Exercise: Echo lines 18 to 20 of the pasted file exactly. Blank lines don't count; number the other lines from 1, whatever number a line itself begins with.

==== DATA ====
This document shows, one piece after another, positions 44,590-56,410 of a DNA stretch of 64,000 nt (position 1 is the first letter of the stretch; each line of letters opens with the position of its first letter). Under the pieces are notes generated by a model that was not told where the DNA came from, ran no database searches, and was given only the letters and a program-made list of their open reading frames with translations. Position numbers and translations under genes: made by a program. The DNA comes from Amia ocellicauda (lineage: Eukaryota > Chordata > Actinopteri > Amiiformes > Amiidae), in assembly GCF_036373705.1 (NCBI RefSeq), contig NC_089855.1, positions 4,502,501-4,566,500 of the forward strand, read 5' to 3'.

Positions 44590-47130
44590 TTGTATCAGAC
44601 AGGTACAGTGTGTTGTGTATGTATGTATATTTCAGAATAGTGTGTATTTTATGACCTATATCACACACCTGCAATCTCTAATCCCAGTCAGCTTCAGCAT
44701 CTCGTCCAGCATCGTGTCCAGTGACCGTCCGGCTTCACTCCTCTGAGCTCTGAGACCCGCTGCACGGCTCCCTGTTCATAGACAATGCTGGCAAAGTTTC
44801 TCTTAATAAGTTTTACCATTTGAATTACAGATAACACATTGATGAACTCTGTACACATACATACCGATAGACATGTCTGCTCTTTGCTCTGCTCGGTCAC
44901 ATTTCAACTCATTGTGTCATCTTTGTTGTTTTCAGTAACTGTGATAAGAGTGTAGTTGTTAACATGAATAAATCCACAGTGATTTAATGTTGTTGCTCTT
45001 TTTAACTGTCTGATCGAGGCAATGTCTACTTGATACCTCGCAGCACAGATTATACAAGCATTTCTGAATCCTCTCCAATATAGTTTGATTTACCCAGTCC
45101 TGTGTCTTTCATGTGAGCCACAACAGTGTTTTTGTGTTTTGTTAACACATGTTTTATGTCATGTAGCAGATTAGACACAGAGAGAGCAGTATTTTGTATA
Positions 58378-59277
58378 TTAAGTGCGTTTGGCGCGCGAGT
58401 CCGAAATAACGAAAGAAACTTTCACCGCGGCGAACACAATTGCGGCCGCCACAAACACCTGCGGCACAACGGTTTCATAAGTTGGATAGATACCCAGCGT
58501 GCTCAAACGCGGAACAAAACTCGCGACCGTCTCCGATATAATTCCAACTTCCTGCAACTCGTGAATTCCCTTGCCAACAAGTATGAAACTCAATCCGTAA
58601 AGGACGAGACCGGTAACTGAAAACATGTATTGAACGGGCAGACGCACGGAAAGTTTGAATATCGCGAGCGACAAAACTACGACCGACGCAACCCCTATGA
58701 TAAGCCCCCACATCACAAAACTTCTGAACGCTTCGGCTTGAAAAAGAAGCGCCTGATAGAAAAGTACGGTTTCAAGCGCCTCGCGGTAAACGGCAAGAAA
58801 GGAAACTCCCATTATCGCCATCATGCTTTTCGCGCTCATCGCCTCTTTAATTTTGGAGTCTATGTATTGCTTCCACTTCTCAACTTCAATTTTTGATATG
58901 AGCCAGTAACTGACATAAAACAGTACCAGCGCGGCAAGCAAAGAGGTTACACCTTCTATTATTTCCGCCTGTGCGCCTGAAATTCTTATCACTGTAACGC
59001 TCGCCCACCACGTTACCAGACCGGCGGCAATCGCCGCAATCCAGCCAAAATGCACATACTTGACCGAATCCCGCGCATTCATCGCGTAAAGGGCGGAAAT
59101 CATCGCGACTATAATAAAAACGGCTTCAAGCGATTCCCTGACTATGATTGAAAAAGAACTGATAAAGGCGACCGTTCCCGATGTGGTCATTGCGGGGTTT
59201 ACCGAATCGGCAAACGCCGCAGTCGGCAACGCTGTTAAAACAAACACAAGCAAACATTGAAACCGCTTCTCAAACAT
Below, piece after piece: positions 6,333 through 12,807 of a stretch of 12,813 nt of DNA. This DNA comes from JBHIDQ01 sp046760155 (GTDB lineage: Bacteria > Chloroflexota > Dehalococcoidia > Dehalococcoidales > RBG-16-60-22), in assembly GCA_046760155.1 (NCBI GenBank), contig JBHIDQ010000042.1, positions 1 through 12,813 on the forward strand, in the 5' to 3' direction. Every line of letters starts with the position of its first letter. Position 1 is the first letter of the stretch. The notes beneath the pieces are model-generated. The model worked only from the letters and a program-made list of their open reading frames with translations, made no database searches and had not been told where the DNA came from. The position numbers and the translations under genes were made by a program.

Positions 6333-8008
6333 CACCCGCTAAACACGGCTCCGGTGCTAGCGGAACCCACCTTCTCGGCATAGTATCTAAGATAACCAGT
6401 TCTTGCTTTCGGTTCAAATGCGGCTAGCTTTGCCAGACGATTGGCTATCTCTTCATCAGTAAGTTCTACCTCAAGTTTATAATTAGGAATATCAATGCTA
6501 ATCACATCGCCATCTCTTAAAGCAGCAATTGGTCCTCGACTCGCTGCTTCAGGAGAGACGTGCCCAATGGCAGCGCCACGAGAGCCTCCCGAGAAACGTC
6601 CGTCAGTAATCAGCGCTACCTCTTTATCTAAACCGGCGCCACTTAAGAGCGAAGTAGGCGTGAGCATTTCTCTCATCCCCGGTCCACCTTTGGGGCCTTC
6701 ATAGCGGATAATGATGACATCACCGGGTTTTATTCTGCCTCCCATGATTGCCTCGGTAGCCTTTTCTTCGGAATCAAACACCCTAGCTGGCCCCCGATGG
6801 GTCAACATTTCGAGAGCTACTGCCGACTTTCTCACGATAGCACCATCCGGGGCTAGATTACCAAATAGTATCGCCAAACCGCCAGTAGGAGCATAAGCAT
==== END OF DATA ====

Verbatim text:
59001 TCGCCCACCACGTTACCAGACCGGCGGCAATCGCCGCAATCCAGCCAAAATGCACATACTTGACCGAATCCCGCGCATTCATCGCGTAAAGGGCGGAAAT
59101 CATCGCGACTATAATAAAAACGGCTTCAAGCGATTCCCTGACTATGATTGAAAAAGAACTGATAAAGGCGACCGTTCCCGATGTGGTCATTGCGGGGTTT
59201 ACCGAATCGGCAAACGCCGCAGTCGGCAACGCTGTTAAAACAAACACAAGCAAACATTGAAACCGCTTCTCAAACAT